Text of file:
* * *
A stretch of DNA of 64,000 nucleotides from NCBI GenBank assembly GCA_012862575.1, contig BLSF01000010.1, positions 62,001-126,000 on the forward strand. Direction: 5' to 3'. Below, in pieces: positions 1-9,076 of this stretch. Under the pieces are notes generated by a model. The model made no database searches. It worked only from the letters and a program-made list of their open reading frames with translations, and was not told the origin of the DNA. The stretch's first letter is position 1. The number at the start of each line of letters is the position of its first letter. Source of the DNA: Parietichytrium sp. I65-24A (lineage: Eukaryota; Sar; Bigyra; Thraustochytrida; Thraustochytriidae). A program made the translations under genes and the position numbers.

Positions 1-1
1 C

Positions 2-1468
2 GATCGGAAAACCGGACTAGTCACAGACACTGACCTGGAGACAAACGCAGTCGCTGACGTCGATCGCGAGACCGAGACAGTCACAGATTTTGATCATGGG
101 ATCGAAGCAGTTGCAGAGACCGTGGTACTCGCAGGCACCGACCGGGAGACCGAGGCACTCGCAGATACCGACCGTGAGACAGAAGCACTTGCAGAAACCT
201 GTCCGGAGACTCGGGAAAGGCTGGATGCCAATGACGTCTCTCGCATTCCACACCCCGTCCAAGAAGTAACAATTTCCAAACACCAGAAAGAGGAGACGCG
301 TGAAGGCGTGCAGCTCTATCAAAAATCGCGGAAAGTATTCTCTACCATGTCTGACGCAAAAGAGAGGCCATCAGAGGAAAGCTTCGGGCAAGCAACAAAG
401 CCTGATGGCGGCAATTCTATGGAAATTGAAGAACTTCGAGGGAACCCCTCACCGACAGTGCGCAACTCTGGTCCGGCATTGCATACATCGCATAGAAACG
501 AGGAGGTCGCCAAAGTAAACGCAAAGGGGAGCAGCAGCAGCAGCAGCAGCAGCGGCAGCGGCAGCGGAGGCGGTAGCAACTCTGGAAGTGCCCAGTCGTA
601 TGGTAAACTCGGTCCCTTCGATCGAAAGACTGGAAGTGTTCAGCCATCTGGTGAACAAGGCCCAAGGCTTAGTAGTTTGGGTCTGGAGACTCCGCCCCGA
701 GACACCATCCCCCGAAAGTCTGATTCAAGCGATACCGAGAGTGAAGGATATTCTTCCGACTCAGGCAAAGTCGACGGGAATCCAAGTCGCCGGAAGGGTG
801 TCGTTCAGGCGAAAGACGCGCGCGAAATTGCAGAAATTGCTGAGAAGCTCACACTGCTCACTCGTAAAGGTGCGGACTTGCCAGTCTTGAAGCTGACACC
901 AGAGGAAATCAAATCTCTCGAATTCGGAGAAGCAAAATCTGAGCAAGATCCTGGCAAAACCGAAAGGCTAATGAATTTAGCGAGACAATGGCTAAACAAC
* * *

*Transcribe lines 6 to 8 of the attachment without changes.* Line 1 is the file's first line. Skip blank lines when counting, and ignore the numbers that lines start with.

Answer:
101 ATCGAAGCAGTTGCAGAGACCGTGGTACTCGCAGGCACCGACCGGGAGACCGAGGCACTCGCAGATACCGACCGTGAGACAGAAGCACTTGCAGAAACCT
201 GTCCGGAGACTCGGGAAAGGCTGGATGCCAATGACGTCTCTCGCATTCCACACCCCGTCCAAGAAGTAACAATTTCCAAACACCAGAAAGAGGAGACGCG
301 TGAAGGCGTGCAGCTCTATCAAAAATCGCGGAAAGTATTCTCTACCATGTCTGACGCAAAAGAGAGGCCATCAGAGGAAAGCTTCGGGCAAGCAACAAAG